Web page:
The implications of an idea are often used to judge its value. Theories or doctrines which imply a desirable or undesirable consequence are often judged "true" or "false" on that basis.
Some philosophers and scientists believe that the truth of an idea is unrelated to human evalutions of the worthiness of the idea's consequence. Politicians, on the other hand, typically assume that ideas with bad consequences are false - or at least they argue that way in public.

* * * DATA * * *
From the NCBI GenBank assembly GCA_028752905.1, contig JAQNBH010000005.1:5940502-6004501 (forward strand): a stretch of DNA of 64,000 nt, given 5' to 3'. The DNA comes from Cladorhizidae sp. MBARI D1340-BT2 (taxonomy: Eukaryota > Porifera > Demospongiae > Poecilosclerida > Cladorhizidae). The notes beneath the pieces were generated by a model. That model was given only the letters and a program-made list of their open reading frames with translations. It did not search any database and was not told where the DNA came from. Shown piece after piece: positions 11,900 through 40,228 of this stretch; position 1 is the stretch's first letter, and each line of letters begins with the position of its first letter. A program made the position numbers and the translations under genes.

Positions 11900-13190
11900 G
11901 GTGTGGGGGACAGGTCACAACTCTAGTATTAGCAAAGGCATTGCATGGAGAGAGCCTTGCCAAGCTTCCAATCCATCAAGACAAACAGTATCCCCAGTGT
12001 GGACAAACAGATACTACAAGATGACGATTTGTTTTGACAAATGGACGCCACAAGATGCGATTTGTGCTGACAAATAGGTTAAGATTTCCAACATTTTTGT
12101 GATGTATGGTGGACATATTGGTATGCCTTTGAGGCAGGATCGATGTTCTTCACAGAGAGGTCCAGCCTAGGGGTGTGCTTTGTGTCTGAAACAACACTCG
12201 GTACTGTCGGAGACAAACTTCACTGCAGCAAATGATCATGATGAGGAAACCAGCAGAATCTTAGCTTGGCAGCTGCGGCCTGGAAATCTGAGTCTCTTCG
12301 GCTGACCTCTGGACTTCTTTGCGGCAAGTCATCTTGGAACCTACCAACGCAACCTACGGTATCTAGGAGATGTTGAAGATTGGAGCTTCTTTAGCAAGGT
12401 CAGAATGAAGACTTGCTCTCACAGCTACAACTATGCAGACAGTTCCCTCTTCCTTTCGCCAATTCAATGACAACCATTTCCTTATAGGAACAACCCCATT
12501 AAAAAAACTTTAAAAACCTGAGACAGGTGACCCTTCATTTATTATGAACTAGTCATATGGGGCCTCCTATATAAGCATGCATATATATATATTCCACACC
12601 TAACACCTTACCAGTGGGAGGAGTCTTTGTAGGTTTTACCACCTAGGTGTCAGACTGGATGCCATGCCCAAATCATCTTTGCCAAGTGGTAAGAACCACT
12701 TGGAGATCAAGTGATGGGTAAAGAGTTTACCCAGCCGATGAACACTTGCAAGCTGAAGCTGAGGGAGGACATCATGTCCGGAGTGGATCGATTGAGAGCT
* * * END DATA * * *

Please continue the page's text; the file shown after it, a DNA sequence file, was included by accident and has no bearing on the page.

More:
Some well-known examples include the theory of evolution, which is valuable for atheists and materialists looking for an excuse not to believe in God or an afterlife. If human beings did not evolve naturally but required an intelligent designer to produce them, then it's hard to justify one's lack of faith or refusal to adopt and practice a religion. Hence, the value of evolution: it provides a tidy intellectual justification for refusing to accept a Creator.